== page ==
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Keeper & Dynasty League Pre & Off Season Strategies

Contributed by: Todd DeVries and Jon Millman
Last Updated: Aug 02, 2011 4:24 PM

Fantasy Football University Class III Pre and Off-season Strategies for Keeper and Dynasty Leagues The first thing to do in these types of leagues is to evaluate if your team is a contender, needs a few players to get there, or is a work in progress with several holes to fill. Once you figure out where you are you can figure out

Fantasy Football University – Class III


Pre and Off-season Strategies for Keeper and Dynasty Leagues


The first thing to do in these types of leagues is to evaluate if your team is a contender, needs a few players to get there, or is a work in progress with several holes to fill. Once you figure out where you are you can figure out what you need to do and prioritize. 

For example, if you are a contender, you do not need to focus on rebuilding and long term planning.  You can hold off on drafting younger guys, maybe even look to trade a few picks to move up and get another big contributor and forego some depth. Instead of rebuilding you are just looking for those last few holes you have that you need to fill.


If you are far from the top team in your league, you'll need to prepare to rebuild. Draft some more freshmen or young players who have more potential upside, but may take time. You can grab some solid freshmen RBs who are behind veterans this year, but could be the starter in a year or two.


So the first key to planning your strategy is to analyze and assess where you are now, and then formulate a plan to improve. You'll also need to figure out who to keep and who to let go. 


How to Decide Who to Keep


In Dynasty Leagues you retain your entire roster for the next season, while in Keeper Leagues you hold just a select few. Those decisions will hinge on the strength of your team and the age of your players. Education may be wasted on the young, but fantasy football value is not. Simply stated, if you perceive that two players have equal value, always choose the younger one. Try to add youth and pull the plug on aging superstars.


Teams that are rebuilding in this format are advised to stock up on some younger players who could break out, while contending teams with a strong core are best-suited to add quality veteran depth to solidify their club and get prepared for the long stretch of the season. The key point is that you want to keep players who are still on the way up and have plenty of mileage left on their treads.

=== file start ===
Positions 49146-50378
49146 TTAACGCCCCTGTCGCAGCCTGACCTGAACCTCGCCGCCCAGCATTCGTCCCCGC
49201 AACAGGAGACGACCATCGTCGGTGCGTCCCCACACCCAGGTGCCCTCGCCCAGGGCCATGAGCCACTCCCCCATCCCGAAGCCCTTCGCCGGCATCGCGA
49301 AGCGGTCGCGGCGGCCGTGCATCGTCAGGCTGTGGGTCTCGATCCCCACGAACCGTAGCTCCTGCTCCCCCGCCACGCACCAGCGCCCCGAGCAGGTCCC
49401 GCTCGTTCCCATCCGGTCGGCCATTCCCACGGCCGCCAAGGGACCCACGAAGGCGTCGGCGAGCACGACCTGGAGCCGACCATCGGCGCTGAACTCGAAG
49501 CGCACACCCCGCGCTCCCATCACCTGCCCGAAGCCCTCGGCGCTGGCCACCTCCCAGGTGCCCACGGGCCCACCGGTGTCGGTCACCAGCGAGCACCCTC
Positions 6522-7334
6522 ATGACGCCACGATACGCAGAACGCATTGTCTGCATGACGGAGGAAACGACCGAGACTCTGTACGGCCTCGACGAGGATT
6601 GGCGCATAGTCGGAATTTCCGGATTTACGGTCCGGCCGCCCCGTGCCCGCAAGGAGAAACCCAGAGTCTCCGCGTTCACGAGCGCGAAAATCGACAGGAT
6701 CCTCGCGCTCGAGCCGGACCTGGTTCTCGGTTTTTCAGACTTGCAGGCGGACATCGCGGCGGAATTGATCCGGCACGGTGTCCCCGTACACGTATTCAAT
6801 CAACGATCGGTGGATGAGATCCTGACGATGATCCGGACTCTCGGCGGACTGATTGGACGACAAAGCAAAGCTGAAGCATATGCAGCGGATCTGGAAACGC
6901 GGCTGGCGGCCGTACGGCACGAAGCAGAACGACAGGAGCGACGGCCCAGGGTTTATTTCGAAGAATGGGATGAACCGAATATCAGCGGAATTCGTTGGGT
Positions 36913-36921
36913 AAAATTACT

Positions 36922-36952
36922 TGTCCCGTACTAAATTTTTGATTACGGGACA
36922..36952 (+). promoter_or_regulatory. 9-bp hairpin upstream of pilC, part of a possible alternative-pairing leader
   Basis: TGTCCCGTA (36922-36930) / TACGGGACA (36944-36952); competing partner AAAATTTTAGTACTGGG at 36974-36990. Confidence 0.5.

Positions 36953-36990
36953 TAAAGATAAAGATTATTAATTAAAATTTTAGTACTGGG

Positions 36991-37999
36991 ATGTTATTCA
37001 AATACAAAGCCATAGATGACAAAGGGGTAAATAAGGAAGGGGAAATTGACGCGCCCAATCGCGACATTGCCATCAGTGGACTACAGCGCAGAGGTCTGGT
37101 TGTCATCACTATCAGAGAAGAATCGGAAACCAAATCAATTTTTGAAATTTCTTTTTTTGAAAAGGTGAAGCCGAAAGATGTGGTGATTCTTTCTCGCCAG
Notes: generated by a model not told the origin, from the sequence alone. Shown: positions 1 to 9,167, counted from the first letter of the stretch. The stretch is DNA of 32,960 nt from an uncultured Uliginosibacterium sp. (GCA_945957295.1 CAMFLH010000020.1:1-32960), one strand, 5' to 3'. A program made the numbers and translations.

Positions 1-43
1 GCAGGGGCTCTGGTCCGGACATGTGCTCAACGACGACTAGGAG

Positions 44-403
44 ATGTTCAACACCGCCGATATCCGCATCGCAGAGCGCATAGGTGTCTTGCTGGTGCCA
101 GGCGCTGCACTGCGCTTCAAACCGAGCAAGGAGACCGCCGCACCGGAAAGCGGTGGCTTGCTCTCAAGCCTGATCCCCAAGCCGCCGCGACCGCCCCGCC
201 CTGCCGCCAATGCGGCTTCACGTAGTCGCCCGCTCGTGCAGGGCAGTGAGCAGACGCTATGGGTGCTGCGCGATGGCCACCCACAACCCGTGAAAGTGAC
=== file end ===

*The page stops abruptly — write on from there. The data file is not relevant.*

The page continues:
As a rule of thumb, don't keep a quarterback at the expense of a good running back or receiver (we're talking in a Keeper league where you only keep 3-6 players or so).  Stud running backs generally receive a higher premium than stud receivers, so opt for the runner if you have a stud at each position and can only hold one. With Quarterbacks, unless you have one of the elite 3 or 4 QBs, you generally do not want to waste one of your valuable keeper slots on them. You will get a starting QB in your draft.


You should also try to upgrade at your thinnest position without weakening an already strong one. This point brings us to trading.  


Trading For Draft Picks


The way you go about trading should also depend on where your team is, success-wise. If a fantasy owner is very strong at running back with excellent depth, then it is a good idea to trade a quality runner to fill a void at another position, like quarterback or receiver. Draft picks can also be gold, if you can land a freshman with stud potential.


In keeper leagues, I always have more strong talent then I can legally hold, so I try to trade some of those gems for draft picks, as the alternative of flat-out losing those excess players to free agency is not a good one. I usually am willing to overpay to get a deal done, and am always looking to “trade up”. Meaning, I'm happy to give up two quality players for a stud. The two players combine for much more points than any one player, but I am looking to build the strongest STARTERS, so getting a stud and sacrificing a little depth is what I am almost always willing to do. 


If I can't find another stud for one of my spots, I am fine trading for additional draft picks, you take what you can get. But the best advice to follow is to constantly build depth during the season via the waiver wire, and then use that depth to trade up for better players by offering multiple lesser-talented guys.


Summary


The key to building a Dynasty in your College Fantasy Football league is to always stay active trying to improve your team. In the off-season and pre-season, try to unload your graduating guys, and lean towards younger guys who are on good offenses or good teams to be your future.


I do have one other point to leave you with if this is your first year drafting a Dynasty or Keeper League… 


The truth is any league I draft in I draft to win THIS year, so I really don't "over" play the youth aspect even in a Dynasty league if I am starting a new team. But I do use that as the tie breaker if I have two guys in the same tier or am stuck on which of two to draft.



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